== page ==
Which? uses cookies to improve our sites and by continuing you agree to our cookies policy

Lloyds TSB overdraft period beaten by rivals

Other leading banks offer a longer grace period

A fan of 20 pound notes

The OFT estimates that banks charge £2.5 billion in fees a year

Lloyds TSB has recently been advertising a grace period for customers who go into unauthorised overdraft. But Which? research reveals that several of the bank’s rivals already offer a better grace period.

The TV advertisement states that current account customers who dip into the red but rectify their deficit by 3.30 pm on the same day will not be charged overdraft fees. However, customers of other banks, including Halifax, which is part of Lloyds Group, have until midnight to correct their account position.

First Direct’s cut-off is 11.15 pm, while Nationwide will not penalise account holders who are out of their unauthorised overdraft by 8pm and Norwich and Peterborough customers will have until close of business (at 5pm).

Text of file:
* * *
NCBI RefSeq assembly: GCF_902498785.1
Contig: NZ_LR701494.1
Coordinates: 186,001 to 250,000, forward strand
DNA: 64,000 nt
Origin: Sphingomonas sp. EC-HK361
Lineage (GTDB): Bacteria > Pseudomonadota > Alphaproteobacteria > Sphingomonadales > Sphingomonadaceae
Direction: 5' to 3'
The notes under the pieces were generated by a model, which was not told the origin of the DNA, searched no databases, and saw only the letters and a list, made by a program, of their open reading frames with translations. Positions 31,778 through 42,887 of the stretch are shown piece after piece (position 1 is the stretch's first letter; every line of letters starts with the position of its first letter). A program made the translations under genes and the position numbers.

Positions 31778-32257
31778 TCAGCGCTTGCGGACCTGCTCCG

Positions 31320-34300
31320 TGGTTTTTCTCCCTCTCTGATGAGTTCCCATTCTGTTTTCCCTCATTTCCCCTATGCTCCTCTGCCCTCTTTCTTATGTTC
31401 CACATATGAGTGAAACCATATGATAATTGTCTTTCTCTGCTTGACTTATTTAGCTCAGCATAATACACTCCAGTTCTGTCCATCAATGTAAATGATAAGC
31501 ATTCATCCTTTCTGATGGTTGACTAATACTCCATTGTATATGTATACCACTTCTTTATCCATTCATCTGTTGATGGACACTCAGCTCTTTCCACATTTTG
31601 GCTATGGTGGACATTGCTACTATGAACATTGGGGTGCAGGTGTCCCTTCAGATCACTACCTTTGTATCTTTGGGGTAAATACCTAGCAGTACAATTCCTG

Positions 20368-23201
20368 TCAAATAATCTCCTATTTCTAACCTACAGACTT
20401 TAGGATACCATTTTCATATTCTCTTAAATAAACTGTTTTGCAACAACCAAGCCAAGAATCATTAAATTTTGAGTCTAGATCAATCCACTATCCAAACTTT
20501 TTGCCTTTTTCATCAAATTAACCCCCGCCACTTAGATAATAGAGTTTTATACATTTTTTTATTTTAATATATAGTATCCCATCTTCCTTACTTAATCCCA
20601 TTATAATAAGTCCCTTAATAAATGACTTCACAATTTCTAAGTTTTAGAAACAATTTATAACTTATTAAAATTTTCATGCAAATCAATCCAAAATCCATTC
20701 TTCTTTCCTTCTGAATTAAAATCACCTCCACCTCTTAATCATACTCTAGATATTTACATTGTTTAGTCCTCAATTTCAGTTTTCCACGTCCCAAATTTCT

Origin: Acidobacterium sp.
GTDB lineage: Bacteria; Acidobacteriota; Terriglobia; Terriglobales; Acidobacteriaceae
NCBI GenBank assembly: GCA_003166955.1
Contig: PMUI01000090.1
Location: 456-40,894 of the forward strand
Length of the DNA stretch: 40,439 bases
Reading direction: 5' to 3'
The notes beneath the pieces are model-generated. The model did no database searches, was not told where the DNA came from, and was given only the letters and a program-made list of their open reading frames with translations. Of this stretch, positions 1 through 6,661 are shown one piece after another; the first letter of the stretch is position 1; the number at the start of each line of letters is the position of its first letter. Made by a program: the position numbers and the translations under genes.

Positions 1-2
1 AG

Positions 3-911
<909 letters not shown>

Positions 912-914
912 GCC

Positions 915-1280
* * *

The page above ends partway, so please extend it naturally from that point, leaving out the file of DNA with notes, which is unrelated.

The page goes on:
Overdraft charges ‘too high’

Which? advocate Chris McBride said: ‘It’s strange that Lloyds would promote a grace period that is worse than those offered by many of its rivals. Grace periods can help customers who switch money between accounts, but not everyone can do that. For those living on the breadline, grace periods are of little use. We still think overdraft charges are too high and are campaigning for the government to ban unfair charges.’

See the Which? overdraft campaign guide for more information..

pound coins

Which? Money when you need it

You can follow @WhichMoney on Twitter to keep up-to-date with our Best Rates and Recommended Provider product and service reviews.

Sign up for the latest money news, best rates and recommended providers in your newsletter every Friday.

Or for money-saving tips, and news of how what’s going on in the world of finance affects you, join Melanie Dowding and James Daley for the Which? Money weekly money podcast

For daily consumer news, subscribe to the Which? news RSS feed here. And to find out how we work for you on money issues, visit our personal finance campaigns pages.

Back to top